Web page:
This is absolutely correct!

        It’s not working in your clients best interest at all. Not all potential buyers have walked into a high street to be on their special “Hot Buyers” list.

        The portals would have helped maximise exposure to a wider audience much quicker than making a few calls to the special database all high streets claim to have.

  8. Robert May

    Let’s  Jury/Welch spin this up a bit.   According to Which  (2016 report) online agents with no physical  local presence will only receive  a little over 1/3rd  (37%) of the enquiries of a traditional estate agent and are effectively invisible to any vendor or applicant who is not familiar with or has no access to the internet. .

    You pay an Estate agent to sell your property,  you pay a passive intermediary to list it!

    Restricted advertising, it’s cheap for a reason!



  9. Woodentop

    Estate Agency in the High Street marketing is pro-active while internet only is re-active marketing, awaiting the buyer to find them and not forgetting that not everyone is on the internet. The evolution of smartphone apps has made the latter easier but they still want someone to talk to and that in the main is back into the High Street shop and that is where the web can never compete with the high street staff that are switched on.

  10. LocalAgent201625

    Interesting article, I’d like to know where this information was gathered from?


    In towns where the general public are of the elder generation I can see this being totally true, whilst in mixed towns where the age group is mixed both sets of agency will also work.


    Something that will never change, is that agents will often sell properties way before they’ve even done the property details, I’ve done it today! Listed something and already had a buyer in place done the 1 viewing and agreed the sale – oldskool agency. People will still want this service and be the first to view any new instructions so will continue to visit agents offices on the high street.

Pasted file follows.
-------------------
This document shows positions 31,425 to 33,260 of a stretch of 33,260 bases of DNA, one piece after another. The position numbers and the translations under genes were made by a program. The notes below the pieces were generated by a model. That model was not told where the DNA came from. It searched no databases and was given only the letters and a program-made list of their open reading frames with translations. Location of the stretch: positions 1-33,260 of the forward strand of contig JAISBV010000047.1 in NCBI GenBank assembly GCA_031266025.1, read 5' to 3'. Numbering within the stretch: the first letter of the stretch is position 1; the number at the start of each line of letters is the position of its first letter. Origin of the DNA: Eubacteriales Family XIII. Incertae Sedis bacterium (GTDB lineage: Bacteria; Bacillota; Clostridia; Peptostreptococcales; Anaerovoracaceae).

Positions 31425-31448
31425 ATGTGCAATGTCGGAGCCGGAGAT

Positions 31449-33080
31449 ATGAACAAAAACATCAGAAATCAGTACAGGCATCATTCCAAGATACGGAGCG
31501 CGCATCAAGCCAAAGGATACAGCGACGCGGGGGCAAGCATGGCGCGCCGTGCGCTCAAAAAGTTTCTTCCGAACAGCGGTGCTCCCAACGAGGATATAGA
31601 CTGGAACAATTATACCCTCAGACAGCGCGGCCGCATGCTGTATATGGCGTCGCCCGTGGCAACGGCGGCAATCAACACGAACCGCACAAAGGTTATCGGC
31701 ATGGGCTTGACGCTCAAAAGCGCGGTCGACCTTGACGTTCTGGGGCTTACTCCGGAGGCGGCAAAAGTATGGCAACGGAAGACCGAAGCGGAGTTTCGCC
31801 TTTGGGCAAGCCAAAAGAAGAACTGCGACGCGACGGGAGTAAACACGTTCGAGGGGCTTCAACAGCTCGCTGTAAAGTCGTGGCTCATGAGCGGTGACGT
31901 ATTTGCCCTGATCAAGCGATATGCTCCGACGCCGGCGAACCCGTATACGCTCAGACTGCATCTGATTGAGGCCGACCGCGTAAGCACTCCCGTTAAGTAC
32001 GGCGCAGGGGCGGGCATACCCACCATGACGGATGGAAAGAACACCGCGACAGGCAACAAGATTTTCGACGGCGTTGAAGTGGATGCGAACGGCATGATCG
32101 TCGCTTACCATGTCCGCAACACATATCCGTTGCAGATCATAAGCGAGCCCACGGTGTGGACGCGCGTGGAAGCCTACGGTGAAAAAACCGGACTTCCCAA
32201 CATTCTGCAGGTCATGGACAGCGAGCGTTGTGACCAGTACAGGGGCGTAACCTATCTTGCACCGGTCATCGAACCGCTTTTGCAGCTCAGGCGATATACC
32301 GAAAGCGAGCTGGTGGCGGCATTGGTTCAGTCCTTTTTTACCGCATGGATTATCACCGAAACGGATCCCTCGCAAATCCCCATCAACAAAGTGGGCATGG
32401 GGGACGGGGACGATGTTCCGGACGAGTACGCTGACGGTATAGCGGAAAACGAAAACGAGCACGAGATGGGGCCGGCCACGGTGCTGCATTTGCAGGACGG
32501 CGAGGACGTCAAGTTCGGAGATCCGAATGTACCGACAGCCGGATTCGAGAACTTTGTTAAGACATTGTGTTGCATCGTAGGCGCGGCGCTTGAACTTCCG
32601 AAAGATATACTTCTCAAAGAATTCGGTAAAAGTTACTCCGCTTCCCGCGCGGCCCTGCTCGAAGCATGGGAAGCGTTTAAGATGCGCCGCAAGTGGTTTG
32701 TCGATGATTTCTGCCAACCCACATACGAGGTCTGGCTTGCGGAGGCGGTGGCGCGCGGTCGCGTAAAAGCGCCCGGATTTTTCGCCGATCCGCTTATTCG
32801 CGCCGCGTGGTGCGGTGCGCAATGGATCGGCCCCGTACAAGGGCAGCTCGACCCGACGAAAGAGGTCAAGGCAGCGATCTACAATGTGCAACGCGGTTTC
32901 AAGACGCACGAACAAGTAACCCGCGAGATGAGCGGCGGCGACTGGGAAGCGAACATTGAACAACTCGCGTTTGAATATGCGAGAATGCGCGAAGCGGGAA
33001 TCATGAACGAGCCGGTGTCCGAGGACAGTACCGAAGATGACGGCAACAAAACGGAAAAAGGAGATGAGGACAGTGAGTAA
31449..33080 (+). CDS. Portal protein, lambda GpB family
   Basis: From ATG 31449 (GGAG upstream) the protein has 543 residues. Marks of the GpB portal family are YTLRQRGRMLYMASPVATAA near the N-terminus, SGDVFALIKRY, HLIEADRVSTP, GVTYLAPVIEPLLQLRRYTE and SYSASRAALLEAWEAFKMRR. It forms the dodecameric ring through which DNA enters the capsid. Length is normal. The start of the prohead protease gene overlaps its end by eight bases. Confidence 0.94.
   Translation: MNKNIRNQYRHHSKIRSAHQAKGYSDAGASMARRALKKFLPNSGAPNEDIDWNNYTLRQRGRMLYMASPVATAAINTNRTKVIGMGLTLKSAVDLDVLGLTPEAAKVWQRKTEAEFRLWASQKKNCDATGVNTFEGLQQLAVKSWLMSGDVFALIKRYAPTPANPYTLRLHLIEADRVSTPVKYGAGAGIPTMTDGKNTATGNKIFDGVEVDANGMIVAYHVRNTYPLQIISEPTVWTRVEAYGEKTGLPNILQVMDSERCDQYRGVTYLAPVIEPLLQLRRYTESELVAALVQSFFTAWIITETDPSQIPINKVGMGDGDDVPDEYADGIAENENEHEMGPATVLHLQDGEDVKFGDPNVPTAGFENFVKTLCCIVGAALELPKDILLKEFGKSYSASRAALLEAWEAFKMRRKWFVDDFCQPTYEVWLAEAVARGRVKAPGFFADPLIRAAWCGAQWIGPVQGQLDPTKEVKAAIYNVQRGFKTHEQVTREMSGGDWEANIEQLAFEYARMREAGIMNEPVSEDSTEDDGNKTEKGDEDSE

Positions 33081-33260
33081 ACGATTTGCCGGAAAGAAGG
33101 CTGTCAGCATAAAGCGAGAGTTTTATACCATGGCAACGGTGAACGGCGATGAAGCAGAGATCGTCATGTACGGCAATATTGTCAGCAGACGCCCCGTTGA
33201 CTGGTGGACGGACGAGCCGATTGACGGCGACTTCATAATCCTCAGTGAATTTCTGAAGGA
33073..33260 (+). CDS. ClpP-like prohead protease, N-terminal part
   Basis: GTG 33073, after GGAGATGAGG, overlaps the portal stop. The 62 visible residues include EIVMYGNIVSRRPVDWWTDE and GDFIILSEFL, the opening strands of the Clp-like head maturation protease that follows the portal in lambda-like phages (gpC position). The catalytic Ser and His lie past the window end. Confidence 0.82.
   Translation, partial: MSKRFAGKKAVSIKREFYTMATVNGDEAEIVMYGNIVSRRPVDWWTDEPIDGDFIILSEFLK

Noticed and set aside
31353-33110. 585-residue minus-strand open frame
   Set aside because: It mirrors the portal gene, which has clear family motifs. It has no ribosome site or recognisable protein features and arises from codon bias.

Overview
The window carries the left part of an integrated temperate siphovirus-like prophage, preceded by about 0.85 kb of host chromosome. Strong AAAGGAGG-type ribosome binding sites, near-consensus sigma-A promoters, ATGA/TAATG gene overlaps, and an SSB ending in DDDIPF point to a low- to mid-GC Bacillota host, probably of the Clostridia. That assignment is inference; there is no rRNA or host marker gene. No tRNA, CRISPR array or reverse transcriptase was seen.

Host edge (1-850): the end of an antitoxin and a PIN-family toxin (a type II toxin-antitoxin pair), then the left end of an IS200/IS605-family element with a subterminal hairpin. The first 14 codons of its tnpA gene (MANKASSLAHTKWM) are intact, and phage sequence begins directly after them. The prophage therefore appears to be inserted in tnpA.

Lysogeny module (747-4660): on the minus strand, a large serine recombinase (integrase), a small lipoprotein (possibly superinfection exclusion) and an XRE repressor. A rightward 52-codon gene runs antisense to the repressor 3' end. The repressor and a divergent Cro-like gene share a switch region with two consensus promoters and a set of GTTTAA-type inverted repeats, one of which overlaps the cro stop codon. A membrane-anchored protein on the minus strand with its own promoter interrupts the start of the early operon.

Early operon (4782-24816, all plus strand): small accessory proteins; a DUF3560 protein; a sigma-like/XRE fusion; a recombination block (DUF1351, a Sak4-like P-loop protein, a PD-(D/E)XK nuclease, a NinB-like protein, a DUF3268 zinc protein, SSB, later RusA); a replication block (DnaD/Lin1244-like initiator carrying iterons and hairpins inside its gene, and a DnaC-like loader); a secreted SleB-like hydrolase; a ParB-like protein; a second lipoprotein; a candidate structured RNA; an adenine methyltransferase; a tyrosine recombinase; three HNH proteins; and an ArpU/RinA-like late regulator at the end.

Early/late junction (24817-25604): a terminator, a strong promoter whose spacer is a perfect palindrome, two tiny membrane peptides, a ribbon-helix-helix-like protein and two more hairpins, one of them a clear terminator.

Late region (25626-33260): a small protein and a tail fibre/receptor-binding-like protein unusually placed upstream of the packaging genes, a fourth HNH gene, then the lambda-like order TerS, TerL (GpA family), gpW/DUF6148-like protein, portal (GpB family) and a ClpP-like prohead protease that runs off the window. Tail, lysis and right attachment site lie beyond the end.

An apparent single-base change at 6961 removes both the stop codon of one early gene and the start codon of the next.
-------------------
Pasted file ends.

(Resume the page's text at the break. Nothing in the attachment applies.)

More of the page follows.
11. htsnom79

    And lets not forget, the brothers who started PB were the founders of Burchill Edwards, not a firm that I’ve ever been up against directly but one that I believe was respected as ‘old school’ during their pomp, they would have an absolute understanding of the PIE threads as poachers turned gamekeepers.

    Respect to them, Burchill Edwards probably made them wealthy, PurpleBricks has made them rich.

    1. PeeBee

      ‘And lets not forget, the brothers who started PB were the founders of Burchill Edwards…’

      Actually, they weren’t.  According to previous stories revolving around the Bruce Brothers (and there are many…. none of them complimentary…) the founder was a guy by the name of Tim Burchell, who sold out to Bruce in 2006.  BE went into voluntary administration in 2008 (didn’t take them long…) at which point the Bruces bought it out of admin, then selling it to Connells three years later.

      And neither of them, I believe, is… was… or probably never wants to be – an Estate Agent.

      1. htsnom79

        Ok, I’ve learnt something today, as I recall the brand was respected, shame it seemed more romantic when put in the way that I understood it, hey ho just makes me want to bury them that little bit more 😉

        1. PeeBee

          Sounds like a plan to me! ;o)